Exchange Rates as Policy Target: The Japanese Case

How do we explain the behaviour of the Japanese yen — which has not only avoided the major appreciation (against the U.S. dollar) that other major currencies have experienced (most acutely including Canada’s), but is actually down by over 15% since 2005 (despite Wall Street’s financial wobbles)?

Japan has the world’s third largest trade surplus, so if exchange rates reflect real trade flows and competitiveness factors, it should have risen against the dollar at least as much as other G7 currencies.  (Excluding the yen, other G7 currencies have appreciated more than 30% against the dollar in the past 5 years; Canada’s loonie is up 50% in the same time.)

Clearly the yen’s movement (or, rather, non-movement) reflects active policy, not market “fundamentals.”  Vibrant exports have been essential to Japan’s success in finally escaping the glum tentacles of its decade-long 1990s depression.  Economic policy-makers, including the central bank, have been absolutely determined to ensure that a rising currency does not undermine that success.  Ultra-low domestic interest rates (currently at 0.25 percent) are now motivated more by depressing the yen than the need to stimulate domestic demand (which is bubbling along nicely).  The central bank’s mission in this regard has been helped along mightily by global financial speculators, who have developed a lucrative “carry trade”: borrowing money in Japan at ultra-low interest rates, and re-lending it in other countries (including Canada) where they can earn an easy 3 or 4-point interest spread.  This further suppresses Japan’s currency, but boosts those of its trading partners.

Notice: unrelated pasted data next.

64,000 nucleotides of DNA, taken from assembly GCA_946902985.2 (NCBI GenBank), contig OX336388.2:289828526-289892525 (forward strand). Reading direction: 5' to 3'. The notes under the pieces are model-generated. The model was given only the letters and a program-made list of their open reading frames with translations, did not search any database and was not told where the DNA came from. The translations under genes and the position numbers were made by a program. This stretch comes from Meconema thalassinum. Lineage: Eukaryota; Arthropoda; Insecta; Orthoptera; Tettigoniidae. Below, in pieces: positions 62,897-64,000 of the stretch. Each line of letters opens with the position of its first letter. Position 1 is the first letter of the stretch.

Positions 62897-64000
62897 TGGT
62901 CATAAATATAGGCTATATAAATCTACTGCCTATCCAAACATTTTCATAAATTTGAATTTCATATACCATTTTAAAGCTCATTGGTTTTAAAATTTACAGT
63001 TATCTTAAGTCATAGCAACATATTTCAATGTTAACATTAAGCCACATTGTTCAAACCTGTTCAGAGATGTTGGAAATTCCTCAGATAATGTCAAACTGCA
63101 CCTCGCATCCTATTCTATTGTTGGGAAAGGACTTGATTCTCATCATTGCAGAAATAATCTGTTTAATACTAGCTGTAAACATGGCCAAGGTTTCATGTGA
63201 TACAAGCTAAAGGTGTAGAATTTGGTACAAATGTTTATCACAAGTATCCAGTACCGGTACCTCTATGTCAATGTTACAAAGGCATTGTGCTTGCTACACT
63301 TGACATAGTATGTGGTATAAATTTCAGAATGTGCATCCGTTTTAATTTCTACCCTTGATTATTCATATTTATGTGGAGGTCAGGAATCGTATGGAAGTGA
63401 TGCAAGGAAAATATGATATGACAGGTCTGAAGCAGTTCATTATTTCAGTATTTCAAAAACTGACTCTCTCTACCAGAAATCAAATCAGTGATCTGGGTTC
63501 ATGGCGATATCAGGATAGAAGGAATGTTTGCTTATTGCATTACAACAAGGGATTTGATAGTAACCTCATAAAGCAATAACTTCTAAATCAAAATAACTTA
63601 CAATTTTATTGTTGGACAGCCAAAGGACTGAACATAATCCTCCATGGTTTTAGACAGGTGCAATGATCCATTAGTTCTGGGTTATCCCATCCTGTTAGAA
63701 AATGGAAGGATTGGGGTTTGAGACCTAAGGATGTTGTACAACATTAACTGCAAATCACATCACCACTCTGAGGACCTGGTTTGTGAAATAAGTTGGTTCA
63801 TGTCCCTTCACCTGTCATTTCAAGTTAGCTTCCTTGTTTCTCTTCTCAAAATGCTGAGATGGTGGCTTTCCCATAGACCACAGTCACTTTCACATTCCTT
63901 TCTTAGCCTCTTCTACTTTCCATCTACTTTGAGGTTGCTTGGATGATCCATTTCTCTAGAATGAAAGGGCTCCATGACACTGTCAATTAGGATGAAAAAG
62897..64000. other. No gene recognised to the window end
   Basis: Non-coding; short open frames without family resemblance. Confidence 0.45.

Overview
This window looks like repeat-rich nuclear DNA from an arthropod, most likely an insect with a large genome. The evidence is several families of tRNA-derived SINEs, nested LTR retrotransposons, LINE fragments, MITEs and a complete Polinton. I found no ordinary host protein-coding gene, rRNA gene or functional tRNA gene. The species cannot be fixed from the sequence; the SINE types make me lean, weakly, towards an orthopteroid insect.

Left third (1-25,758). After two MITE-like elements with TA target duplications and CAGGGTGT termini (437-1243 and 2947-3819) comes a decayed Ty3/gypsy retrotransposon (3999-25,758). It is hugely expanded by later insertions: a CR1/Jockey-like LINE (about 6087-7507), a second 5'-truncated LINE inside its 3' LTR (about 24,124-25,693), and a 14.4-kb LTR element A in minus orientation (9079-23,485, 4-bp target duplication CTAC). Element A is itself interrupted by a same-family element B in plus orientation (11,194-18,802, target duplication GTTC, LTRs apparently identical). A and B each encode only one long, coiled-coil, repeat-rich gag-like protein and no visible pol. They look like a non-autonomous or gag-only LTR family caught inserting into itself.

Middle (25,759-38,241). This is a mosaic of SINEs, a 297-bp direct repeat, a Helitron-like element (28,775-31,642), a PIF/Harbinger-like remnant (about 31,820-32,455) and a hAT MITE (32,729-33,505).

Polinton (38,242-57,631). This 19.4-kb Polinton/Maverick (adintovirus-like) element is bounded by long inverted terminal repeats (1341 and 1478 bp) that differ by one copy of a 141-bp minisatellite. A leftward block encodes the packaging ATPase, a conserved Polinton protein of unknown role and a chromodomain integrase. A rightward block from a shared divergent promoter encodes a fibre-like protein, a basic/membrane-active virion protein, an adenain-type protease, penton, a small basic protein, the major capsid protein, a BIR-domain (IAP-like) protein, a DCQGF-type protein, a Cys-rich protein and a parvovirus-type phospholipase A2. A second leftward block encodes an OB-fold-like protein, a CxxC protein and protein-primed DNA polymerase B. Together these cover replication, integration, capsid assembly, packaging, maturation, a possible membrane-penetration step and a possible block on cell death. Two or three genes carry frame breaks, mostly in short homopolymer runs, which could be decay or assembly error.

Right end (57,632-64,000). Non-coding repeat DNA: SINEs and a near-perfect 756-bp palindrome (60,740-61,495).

Japanese exports have been vibrant: growing at 9% per year over the past five years (by far the fastest in the G7).  Over half of Japanese auto production is now exported; vehicles exported from Japan (as opposed to produced in “transplant” facilities in North America) now account for more than half of all Japanese-brand vehicles sold in North America.  Japan’s own domestic auto sales are weaker than they’ve been since the mid-1970s, mostly because of demographic factors: an ageing population buys fewer vehicles.  Yet Japan surpassed the U.S. last year to become the world’s largest auto producer, thanks to this yen-fueled export surge.

Japan’s targeting of a weak yen has made a crucial contribution to its export success.  If the yen had tracked against the U.S. dollar the same way as other G7 currencies on average, it would be 30% more valuable today.  That would raise the U.S. landed price of a $35,000 Lexus by at least $10,000 per unit.  If any government paid out a direct 30 percent subsidy to export-bound production, they’d have their butts halued before a WTO panel before you can say “coutervail.”  But if the central bank arranges for the same result indirectly, everything is somehow considered kosher.

An interesting recent IMF report provides more grist for my mill.  It ranked the central banks of the world according to their supposed degree of political independence.  Here’s the reference and web link: